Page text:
Personally, I shall always remember him and Vidal as men who loved earth and the sun, and who, full of the joy of living, were not afraid to enter the enchanted “Woods of Westermain,”-the mystery in nature.  In Memoriam Frank Harston

Aged 28

Lt Edward Balme

Commemorating the Fallen of WW1

Today we remember …

24th March 1918

Donald MacIver, B Social 1899, Lt, 3rd Bn, South Lancashire Regt

Killed in action, Second Battle of the Somme

He left school before 1902 and became a farmer.  He enlisted with the Liverpool Scottish on 6th August 1914 and went to the Front immediately.  He was wounded in 1914, but returned and served in France until 1918.

His name is recorded on the Pozières Memorial

Aged 33

Donald MacIver, B Social 1902

Donald Maciver’s name on the Pozieres Memorial. Photographed by Nick Bennet & Charlie Barber for ‘Marching in Memory’ July 2015

Commemorating the Fallen of WW1

Today we remember …

3rd December 1917

Dominic Watson, A Social 1902. Lt, Somerset Light Infantry. Killed in action in an unknown engagement

He was the Master of Bath and County Harriers from 1911-1914.

In October, 1914, he joined the 19th Hussars as a private, but afterwards transferred to the West Somerset Yeomanry. As he was anxious to go oversea he took a commission in the Somerset Light Infantry, and left England in October, 1916. He had seen much severe fighting. His only brother fell in the South African War.

Aged 30

Lt Dominic Watson, Somerset LI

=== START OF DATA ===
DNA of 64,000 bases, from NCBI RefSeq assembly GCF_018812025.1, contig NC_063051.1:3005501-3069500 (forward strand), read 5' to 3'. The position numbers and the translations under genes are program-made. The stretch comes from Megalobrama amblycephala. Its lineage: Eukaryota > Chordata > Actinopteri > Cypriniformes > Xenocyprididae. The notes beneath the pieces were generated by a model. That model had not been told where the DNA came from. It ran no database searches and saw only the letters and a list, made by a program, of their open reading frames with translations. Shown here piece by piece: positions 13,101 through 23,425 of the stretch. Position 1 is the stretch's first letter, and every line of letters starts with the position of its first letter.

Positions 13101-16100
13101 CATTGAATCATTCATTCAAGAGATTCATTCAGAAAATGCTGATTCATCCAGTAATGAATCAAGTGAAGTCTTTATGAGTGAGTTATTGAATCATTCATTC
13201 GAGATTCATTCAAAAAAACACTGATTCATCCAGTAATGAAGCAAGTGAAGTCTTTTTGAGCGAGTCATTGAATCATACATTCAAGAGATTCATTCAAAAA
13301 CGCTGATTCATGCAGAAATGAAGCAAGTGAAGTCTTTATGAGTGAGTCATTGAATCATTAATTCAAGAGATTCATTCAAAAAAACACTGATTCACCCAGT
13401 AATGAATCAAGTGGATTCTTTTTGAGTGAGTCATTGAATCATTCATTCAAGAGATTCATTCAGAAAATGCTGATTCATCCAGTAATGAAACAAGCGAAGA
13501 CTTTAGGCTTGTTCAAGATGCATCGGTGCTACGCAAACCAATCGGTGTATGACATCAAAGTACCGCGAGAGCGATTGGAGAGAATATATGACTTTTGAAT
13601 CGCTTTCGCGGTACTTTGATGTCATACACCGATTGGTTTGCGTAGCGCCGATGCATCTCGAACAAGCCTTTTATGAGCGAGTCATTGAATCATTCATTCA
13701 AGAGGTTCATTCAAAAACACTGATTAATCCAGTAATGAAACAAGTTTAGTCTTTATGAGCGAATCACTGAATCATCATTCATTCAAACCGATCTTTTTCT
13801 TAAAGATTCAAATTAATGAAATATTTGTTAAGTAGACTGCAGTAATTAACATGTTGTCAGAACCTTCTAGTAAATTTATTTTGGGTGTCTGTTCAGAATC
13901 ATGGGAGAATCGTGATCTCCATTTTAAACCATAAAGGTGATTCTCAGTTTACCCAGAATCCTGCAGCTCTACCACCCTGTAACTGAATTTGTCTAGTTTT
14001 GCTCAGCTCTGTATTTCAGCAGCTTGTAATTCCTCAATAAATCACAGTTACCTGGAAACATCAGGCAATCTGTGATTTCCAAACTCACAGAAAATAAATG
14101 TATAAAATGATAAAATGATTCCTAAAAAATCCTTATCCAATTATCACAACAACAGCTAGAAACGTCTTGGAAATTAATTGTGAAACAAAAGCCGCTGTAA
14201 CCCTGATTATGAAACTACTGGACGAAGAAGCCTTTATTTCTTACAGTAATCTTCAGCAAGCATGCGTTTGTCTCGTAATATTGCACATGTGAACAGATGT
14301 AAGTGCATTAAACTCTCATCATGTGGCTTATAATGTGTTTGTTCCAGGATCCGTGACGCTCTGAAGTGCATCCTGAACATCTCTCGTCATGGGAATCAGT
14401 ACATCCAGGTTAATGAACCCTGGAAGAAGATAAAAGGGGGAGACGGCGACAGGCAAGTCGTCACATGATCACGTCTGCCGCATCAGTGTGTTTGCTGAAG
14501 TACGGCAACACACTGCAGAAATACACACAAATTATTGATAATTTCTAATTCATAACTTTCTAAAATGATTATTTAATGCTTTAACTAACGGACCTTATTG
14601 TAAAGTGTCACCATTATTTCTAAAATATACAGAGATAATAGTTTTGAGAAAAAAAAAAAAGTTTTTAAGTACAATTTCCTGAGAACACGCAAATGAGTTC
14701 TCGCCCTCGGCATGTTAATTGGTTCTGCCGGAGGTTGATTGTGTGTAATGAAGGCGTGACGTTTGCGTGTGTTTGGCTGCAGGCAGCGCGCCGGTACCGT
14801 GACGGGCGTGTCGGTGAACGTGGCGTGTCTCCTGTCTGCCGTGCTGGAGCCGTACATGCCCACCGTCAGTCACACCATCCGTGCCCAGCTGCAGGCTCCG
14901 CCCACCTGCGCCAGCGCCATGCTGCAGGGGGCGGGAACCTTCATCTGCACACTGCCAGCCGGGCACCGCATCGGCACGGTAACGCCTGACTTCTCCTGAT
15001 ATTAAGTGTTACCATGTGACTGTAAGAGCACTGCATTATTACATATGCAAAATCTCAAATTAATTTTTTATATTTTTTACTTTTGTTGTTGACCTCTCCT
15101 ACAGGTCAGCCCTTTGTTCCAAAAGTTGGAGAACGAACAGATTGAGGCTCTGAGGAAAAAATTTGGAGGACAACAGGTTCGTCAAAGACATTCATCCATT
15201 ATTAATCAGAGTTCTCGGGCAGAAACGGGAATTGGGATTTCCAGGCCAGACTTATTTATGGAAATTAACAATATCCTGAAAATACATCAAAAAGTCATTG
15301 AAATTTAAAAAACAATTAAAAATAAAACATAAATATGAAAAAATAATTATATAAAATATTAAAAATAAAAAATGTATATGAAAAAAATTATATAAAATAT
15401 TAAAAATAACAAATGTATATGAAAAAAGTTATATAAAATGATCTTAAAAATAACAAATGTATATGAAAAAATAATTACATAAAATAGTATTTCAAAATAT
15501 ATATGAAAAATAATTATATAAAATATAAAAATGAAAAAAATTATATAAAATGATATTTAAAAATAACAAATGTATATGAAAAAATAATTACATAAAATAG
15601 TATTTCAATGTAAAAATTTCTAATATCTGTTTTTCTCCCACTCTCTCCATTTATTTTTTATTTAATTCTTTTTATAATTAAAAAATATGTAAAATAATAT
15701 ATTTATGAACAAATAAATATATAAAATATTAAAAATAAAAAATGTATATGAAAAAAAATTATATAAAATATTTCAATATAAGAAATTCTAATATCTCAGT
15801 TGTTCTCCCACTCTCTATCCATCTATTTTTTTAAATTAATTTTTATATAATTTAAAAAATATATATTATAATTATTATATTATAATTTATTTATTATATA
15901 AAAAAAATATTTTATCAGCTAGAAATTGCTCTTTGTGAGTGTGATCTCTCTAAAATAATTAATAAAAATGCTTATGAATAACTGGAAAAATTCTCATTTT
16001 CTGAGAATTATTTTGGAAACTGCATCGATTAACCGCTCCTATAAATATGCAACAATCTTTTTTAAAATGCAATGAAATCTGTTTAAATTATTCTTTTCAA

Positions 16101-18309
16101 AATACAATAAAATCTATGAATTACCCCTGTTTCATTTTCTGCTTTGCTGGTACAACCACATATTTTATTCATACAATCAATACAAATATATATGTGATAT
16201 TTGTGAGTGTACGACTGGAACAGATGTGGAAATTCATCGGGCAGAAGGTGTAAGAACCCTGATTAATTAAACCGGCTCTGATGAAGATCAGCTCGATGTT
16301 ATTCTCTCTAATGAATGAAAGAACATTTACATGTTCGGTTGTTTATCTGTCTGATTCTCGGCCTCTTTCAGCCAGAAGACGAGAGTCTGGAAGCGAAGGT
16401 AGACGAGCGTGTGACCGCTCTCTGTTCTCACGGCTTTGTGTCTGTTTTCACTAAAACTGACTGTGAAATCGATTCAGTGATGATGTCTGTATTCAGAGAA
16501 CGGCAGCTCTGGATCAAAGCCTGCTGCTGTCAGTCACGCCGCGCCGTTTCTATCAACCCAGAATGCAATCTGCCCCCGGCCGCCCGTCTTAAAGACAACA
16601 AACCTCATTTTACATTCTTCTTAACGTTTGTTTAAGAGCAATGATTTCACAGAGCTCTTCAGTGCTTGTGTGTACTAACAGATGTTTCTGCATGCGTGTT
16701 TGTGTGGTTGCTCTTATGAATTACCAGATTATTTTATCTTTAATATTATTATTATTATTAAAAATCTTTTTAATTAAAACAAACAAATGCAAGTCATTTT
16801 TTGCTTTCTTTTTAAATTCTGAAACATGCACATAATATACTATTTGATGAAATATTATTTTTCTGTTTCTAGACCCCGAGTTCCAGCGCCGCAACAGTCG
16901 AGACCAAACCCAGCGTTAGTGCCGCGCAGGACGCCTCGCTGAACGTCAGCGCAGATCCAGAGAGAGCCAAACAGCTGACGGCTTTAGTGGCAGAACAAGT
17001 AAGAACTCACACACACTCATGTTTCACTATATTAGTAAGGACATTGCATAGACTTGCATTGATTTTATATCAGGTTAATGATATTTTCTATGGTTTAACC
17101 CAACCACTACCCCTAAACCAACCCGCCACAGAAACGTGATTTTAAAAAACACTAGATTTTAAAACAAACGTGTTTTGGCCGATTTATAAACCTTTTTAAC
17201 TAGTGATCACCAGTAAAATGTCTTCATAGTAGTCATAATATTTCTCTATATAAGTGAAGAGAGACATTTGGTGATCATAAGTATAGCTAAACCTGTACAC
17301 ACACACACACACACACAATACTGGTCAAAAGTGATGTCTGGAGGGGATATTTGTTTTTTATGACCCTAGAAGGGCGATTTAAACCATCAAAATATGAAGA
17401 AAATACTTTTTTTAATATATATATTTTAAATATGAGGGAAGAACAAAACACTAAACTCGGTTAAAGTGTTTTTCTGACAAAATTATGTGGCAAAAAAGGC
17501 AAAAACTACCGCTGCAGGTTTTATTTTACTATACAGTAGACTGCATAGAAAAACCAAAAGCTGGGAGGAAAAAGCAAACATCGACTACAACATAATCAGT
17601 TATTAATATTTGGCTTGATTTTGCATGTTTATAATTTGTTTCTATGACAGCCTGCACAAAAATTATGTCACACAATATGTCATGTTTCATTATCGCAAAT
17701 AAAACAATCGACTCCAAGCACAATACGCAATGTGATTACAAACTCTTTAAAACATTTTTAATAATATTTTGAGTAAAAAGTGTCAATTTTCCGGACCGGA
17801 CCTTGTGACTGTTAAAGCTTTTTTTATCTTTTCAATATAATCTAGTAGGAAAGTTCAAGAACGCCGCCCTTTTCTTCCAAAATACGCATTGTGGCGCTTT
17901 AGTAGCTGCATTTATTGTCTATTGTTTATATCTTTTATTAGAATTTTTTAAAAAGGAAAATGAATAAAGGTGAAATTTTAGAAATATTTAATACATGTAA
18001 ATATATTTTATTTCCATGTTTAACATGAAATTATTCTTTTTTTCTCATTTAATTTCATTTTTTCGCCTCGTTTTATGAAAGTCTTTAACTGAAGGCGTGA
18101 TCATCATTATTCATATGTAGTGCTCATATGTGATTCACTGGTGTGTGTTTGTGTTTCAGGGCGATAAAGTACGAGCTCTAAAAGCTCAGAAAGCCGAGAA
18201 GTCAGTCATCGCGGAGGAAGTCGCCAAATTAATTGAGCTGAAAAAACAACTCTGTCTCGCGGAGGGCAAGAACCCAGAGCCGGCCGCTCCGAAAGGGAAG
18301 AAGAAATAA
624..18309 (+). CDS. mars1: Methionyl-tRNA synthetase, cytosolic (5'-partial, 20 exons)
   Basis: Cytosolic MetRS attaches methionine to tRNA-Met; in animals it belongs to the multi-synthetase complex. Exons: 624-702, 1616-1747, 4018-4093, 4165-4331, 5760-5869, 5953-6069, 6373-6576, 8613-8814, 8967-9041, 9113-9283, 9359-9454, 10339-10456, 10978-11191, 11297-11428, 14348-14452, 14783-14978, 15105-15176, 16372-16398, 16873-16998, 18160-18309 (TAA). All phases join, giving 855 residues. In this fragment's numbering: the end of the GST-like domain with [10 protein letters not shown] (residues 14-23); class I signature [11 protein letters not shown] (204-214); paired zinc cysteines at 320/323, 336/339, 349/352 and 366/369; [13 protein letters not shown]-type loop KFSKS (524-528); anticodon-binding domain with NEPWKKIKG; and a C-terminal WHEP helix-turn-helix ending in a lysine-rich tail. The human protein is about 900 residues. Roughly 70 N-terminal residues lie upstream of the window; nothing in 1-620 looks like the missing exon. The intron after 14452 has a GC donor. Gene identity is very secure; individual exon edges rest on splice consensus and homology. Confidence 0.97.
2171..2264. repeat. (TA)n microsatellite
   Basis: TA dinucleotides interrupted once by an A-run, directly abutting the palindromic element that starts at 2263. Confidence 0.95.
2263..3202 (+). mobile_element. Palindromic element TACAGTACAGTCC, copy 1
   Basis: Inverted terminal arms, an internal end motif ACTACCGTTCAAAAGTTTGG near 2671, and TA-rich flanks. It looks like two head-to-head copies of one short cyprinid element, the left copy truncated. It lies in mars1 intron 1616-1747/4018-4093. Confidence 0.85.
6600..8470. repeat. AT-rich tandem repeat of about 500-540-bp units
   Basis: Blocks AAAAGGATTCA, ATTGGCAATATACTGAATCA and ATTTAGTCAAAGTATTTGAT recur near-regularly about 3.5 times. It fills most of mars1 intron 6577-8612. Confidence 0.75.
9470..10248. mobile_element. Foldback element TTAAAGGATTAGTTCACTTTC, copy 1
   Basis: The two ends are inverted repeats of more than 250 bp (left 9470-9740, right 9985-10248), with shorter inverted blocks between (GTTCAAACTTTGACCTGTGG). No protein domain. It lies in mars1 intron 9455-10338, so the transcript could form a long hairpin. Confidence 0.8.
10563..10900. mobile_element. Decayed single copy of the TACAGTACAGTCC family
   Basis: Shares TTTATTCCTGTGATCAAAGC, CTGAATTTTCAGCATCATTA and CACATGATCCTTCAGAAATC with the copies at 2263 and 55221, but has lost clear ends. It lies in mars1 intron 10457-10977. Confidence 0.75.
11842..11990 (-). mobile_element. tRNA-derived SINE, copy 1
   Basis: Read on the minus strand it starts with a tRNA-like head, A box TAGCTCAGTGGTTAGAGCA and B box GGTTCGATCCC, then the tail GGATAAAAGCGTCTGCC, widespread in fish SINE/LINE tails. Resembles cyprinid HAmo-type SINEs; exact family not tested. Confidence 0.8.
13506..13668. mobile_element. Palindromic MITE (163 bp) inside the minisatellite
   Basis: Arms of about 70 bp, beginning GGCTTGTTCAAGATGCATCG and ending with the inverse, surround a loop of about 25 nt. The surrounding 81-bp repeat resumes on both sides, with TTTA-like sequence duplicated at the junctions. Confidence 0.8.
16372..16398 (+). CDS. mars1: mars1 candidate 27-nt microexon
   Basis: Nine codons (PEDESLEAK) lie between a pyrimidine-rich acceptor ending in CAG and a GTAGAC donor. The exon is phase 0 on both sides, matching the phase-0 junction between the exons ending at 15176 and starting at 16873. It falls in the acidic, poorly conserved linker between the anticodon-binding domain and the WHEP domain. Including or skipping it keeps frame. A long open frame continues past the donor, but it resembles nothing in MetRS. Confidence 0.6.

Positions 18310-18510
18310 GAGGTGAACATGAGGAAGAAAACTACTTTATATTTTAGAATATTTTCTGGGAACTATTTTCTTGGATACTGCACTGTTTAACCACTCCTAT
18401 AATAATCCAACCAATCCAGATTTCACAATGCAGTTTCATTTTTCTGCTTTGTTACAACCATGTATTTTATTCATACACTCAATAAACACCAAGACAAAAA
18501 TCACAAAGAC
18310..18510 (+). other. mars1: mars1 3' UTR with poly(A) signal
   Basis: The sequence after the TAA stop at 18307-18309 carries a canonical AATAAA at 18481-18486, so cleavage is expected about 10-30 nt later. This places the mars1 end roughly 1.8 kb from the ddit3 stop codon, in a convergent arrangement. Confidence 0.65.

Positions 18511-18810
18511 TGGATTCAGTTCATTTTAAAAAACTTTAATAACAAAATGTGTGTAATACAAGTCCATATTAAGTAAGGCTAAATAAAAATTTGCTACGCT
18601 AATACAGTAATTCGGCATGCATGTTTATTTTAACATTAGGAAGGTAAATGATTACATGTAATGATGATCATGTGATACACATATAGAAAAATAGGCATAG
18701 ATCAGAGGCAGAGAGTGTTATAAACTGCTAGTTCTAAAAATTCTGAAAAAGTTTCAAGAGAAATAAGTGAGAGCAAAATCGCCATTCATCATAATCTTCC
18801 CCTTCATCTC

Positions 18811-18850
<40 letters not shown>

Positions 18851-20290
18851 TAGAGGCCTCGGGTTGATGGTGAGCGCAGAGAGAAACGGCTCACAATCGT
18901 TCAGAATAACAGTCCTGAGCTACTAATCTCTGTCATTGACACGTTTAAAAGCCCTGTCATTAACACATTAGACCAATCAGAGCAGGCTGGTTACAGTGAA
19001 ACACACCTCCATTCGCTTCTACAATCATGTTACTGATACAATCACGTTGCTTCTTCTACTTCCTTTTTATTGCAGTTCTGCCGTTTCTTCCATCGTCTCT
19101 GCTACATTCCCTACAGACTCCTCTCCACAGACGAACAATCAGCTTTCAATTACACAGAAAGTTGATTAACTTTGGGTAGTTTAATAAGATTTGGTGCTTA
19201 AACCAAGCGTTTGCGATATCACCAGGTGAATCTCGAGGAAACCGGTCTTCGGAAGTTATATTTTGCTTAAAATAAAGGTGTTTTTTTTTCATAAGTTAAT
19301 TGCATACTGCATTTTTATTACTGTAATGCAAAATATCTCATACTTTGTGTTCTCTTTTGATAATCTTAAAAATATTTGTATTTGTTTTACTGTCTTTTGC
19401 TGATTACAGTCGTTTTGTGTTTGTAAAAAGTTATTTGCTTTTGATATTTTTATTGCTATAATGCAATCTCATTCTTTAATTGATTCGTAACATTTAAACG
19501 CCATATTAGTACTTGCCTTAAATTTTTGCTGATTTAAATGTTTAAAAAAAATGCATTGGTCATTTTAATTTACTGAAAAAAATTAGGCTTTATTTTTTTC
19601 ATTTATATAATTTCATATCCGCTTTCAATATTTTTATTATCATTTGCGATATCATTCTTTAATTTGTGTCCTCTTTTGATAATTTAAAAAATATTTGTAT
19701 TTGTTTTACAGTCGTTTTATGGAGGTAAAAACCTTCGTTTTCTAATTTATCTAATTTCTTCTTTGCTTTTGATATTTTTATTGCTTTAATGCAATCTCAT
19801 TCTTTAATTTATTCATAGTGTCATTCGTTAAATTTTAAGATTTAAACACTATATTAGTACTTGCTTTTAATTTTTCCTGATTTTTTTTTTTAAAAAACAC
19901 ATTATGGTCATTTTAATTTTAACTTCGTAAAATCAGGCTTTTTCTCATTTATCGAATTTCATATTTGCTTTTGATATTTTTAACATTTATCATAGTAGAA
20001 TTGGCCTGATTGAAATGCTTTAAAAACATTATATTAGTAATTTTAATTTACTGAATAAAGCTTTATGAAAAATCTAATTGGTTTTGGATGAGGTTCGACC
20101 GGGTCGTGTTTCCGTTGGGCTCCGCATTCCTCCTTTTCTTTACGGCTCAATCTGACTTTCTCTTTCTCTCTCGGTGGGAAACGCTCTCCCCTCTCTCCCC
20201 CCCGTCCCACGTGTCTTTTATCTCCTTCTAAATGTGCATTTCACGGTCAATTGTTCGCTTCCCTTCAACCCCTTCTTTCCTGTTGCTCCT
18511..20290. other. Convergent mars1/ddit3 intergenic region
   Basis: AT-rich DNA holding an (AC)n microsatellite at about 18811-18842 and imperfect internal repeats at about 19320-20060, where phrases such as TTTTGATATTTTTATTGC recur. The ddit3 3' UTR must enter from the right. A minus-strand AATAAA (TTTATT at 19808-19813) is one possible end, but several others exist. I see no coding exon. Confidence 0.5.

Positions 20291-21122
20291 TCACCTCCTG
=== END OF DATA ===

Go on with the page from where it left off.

Lt Dominic Watson, Somerset LI

Commemorating the Fallen of WW1

Today we remember …

Battle of Passchendaele / 3rd Battle of Ypres


23rd August 1917

Alick Blyth

James Wilson

Maurice Mowbray

Alick Blyth's name on the Tyne Cot Memorial. Photographed for Marching in Memory, July 2015

Alick Blyth’s name on the Tyne Cot Memorial. Photographed for Marching in Memory, July 2015

The grave of James Wilson at Lijssenthoek. Photographed for Marching in Memory, July 2015

The grave of James Wilson at Lijssenthoek. Photographed for Marching in Memory, July 2015

The grave of Maurice Mowbrary at The Huts. Photographed for Marching in Memory, July 2015

The grave of Maurice Mowbrary at The Huts. Photographed for Marching in Memory, July 2015

Alick Blyth, H Social 1910. Senior Prefect, Captain of Cricket and Radley’s first Captain of Rugby

He was killed in action on the Ypres front on Aug. 23rd, 1917, aged 20. His Company Commander writes:

Our battalion was in support, but he was detailed for a special job in the line. There was a strong point called Pond Farm giving a lot of trouble. We had taken it once, but had lost it and were going for it again. Both the D Company officers had been killed, and the remnants of the Company were going over with the attacking party without an officer. Blyth at once went to the Colonel in charge of the attack and insisted on taking this Company over, which he did. The place was captured, but he was sniped through the head. This place was held by Prussians, and had before resisted seven attacks.” Those who knew him are not surprised to hear that he died so gallantly, and that “his Platoon was easily the best in the battalion.” The same officer adds that “he was nearly always ill, but would never go sick, but kept hanging on.”

Blyth had a career full of promise at Radley. Like Geoffrey Adams, whom he succeeded as Senior Prefect for one term, he combined a variety of gifts. He won the Gibbs. Heathcote, and James Scholarships in successive years, 1913-1915. and the Worsley Prize in 1915. In this year he also won a Classical Scholarship at Corpus Christi College, Cambridge. He was in the Cricket Xl in 1915. and played a fine innings against Sherborne; and in the XV in 1914 and 1915. captaining it in the latter year. He was also a keen lover of literature and of nature, especially of birds, moths and butterflies. With these gifts and tastes he combined a character of unassuming gentleness, thoughtfulness, and charm, which gained him a multitude of friends.